“Those were beautiful times—I was then young and happy; I was then a man, and now—now am old; love has withered, and with it poesy! I am now nothing but a diplomatist.”
There was a low knock at the door. The cardinal hastily but carefully returned the portrait of his beautiful nun to the secret drawer in his writing-table whence it had been taken, and bade the knocker to enter.
It was Brunelli, the major-domo of the cardinal, who came with a proud step, and face beaming with joy, to make a report of his plans and preparations for the morrow’s entertainment.
“In the evening the park will be illuminated with many thousand lamps, which will outshine the sun, so that the guests will there wander in a sea of light,” said he, in closing his report.
The cardinal smiled, and with a stolen glance at the small box that contained the portrait of this beautiful nun, he said: “Spare some of the walks in the alleys from your sea of light, and leave them in partial obscurity. A little duskiness is sometimes necessary for joy and happiness! But how is it with your carte du diner? What has Signor Gianettino to offer us? I hope he has something very choice, for you know the cardinals like a good table, and my friend Duke Grimaldi has a high opinion of our cuisine.”
“Ah, the Spanish ambassador, your excellency?” exclaimed Brunelli, contemptuously. “The Spanish ambassador knows nothing of the art of cookery, or he would not possibly be satisfied with his cook! He is a niggard, a poor fellow, of whom all Rome is speaking to-day, and laughing at him and his master, while they are praising you to the skies!”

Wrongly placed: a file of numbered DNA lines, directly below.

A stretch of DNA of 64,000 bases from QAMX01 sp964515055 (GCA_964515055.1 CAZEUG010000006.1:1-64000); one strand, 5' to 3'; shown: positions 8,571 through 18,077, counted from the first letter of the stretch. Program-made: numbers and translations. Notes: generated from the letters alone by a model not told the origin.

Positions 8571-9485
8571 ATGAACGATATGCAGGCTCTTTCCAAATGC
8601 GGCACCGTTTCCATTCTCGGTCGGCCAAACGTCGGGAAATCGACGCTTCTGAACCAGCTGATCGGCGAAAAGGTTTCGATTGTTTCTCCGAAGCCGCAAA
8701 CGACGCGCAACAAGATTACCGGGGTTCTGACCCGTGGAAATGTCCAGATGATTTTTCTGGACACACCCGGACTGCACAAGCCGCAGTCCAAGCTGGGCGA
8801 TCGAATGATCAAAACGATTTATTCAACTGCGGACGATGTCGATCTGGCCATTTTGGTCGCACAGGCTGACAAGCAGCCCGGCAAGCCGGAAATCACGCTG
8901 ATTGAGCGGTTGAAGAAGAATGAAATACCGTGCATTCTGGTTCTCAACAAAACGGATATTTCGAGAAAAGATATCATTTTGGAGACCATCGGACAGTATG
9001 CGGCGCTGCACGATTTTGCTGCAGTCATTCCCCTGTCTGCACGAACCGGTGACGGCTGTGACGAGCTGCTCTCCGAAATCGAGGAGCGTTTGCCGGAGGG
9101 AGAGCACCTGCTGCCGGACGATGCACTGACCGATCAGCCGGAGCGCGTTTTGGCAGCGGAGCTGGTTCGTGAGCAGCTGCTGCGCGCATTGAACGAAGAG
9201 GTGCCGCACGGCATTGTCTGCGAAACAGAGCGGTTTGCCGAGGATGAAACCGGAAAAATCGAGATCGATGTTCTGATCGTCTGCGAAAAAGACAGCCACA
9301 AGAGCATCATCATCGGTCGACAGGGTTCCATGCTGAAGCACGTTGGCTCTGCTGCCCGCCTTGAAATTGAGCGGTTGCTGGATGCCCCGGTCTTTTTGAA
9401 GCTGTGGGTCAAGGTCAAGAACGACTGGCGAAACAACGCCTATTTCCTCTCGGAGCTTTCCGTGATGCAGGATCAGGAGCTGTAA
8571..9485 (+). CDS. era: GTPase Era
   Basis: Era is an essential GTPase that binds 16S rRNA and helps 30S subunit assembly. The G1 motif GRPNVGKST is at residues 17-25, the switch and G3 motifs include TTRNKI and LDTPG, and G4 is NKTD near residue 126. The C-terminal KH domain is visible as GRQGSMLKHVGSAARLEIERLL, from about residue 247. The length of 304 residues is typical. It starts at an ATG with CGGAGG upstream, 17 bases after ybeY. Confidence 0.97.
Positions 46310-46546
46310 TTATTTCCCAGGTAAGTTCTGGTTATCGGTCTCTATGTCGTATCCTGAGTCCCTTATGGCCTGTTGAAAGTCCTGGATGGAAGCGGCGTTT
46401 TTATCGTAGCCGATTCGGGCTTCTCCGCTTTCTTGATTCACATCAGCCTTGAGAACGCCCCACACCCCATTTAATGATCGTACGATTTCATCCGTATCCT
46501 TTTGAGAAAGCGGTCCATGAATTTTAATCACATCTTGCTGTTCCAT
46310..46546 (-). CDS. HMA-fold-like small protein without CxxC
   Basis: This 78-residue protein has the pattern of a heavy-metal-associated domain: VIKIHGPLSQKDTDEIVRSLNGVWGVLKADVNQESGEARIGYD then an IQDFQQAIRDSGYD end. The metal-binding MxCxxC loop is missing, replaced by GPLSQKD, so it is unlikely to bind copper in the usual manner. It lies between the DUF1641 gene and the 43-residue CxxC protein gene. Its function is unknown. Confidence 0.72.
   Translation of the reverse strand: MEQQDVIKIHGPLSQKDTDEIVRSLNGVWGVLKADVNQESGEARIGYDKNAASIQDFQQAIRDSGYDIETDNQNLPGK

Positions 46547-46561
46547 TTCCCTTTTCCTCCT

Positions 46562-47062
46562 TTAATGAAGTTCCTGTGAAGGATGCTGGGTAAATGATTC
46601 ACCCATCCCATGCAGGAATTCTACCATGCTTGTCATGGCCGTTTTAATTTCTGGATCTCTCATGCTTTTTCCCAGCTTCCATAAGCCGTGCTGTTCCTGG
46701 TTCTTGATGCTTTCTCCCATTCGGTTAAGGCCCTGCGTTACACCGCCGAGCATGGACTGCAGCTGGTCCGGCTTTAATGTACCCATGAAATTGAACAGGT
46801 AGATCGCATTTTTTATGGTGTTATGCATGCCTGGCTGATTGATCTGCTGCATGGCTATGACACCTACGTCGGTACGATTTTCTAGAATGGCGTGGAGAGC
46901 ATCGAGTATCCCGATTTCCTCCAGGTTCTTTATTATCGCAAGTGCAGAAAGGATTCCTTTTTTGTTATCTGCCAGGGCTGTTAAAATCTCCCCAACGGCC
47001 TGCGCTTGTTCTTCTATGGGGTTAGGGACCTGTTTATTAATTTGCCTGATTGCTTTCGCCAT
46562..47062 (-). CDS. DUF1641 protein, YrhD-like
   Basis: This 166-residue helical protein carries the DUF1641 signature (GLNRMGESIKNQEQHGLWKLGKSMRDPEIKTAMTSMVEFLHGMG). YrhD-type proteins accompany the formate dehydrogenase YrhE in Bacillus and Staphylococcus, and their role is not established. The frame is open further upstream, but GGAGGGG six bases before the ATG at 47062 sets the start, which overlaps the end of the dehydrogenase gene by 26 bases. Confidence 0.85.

And Signor Brunelli related to his listening master the whole story of the gigantic fish, and of the humiliation of the Spanish cook.
The cardinal listened with attention, and a dark cloud gradually gathered upon his thoughtful brow.
“That is a very unfortunate occurrence,” said he, shaking his head, as Brunelli ended.
“But at least it was an occurrence in which France triumphed, your excellency,” responded Brunelli.
“I much fear the Duke of Grimaldi will do as you have done,” said the cardinal; “he will confound my cook with France, and in his cook see all Spain insulted.”
“Then your excellency is not satisfied?” asked Brunelli, with consternation. “The whole palace is full of jubilation; all the servants and lackeys and even the secretary of the legation are delighted with this divine affair!”
The cardinal paid no attention to these panegyrics of his major-domo, but thoughtfully paced the room with long strides.
“And you think Gianettino had the right of it?” at length he asked.
“He was entirely in the right, your excellency. Nothing had been paid for the fish, and Gianettino’s right to purchase was perfect, and nobody could dispute it!”
“Well, when we are in the right, we must maintain our right,” said the cardinal, after a pause, “and as the affair is known to all Rome, it must be fought through with eclat! The fish, in all its pride of greatness shall grace our table to-morrow!”